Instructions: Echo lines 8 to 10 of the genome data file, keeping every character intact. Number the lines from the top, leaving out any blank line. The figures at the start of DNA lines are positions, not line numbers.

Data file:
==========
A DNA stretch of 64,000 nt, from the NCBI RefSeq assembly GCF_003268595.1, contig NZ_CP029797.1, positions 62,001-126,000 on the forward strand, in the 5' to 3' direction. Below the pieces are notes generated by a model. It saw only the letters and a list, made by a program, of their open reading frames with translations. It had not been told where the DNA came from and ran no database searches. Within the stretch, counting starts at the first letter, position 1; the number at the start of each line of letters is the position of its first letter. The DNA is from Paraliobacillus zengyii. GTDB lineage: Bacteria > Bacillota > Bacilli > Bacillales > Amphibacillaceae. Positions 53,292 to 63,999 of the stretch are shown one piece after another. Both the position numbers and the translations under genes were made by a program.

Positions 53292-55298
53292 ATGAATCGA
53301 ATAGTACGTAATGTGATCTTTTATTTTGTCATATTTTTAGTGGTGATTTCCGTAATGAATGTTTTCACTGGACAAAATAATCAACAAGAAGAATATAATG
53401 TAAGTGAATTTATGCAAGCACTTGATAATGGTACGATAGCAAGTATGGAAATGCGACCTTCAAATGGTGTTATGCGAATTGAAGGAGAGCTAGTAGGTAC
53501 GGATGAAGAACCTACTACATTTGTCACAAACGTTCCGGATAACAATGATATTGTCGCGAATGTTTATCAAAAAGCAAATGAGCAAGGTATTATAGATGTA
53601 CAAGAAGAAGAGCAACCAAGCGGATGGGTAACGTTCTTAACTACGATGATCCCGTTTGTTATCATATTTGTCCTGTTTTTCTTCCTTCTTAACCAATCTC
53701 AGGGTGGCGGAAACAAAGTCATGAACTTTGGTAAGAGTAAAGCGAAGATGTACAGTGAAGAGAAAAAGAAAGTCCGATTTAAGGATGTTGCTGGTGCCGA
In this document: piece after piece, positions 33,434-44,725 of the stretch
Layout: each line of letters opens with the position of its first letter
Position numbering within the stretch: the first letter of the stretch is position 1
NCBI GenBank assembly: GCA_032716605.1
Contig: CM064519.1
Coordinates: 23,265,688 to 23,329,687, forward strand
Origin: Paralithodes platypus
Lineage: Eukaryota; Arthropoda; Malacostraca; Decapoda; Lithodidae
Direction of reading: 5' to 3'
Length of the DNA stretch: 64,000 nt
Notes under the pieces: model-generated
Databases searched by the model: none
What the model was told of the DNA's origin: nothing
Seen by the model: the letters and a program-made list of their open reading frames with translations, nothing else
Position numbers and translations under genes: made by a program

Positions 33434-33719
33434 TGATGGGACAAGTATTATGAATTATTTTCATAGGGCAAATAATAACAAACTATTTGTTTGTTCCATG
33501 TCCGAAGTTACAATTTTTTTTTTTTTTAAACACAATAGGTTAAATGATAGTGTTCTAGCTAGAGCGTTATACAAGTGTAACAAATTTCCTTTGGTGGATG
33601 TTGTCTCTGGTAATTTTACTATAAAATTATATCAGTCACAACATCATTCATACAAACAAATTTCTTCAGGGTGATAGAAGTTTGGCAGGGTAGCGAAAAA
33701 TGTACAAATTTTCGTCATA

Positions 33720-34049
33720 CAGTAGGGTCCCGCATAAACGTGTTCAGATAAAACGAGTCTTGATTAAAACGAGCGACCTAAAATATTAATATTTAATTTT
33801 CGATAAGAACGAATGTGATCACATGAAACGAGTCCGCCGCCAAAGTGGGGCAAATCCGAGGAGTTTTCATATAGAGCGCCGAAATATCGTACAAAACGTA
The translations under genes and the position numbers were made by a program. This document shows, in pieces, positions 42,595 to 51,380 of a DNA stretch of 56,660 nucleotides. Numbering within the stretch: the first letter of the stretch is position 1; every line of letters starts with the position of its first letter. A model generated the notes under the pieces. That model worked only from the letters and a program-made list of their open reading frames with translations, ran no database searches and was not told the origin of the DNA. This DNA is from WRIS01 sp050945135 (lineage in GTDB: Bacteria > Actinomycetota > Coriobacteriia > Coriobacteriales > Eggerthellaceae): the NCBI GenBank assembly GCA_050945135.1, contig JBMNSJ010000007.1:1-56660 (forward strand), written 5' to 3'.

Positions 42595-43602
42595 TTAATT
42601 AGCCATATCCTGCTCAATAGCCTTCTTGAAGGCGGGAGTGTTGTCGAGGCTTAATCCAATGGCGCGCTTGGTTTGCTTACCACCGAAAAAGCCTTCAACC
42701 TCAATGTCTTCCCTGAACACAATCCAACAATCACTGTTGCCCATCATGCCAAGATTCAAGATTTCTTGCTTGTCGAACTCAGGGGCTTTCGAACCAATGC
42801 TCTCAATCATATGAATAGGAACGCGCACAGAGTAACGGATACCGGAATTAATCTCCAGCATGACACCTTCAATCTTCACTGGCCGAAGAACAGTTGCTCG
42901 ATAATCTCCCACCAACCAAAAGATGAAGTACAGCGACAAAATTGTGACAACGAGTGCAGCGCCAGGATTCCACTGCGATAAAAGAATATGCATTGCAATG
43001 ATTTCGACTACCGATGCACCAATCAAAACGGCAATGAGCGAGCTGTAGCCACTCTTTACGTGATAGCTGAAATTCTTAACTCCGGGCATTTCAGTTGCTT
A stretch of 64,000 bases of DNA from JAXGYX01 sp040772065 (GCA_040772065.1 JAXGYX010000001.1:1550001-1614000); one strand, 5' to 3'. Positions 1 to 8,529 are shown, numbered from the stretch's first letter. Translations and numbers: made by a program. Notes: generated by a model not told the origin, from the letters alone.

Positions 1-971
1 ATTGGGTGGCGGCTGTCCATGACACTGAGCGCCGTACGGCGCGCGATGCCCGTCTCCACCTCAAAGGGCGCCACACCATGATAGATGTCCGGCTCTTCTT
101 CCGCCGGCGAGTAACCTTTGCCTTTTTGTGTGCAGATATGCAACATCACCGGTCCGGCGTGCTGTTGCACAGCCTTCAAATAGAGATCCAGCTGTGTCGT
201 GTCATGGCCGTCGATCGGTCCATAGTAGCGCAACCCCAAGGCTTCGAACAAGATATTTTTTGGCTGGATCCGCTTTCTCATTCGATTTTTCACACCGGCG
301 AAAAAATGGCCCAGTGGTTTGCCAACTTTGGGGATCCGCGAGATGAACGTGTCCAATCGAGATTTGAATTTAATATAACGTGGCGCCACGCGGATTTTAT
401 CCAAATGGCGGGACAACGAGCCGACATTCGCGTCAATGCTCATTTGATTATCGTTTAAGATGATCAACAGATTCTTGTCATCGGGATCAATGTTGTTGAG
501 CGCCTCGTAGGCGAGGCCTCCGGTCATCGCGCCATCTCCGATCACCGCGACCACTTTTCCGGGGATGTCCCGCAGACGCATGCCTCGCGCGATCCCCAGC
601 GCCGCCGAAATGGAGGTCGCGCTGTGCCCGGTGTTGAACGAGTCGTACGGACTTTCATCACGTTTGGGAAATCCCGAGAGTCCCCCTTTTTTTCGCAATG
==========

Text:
53701 AGGGTGGCGGAAACAAAGTCATGAACTTTGGTAAGAGTAAAGCGAAGATGTACAGTGAAGAGAAAAAGAAAGTCCGATTTAAGGATGTTGCTGGTGCCGA
In this document: piece after piece, positions 33,434-44,725 of the stretch
Layout: each line of letters opens with the position of its first letter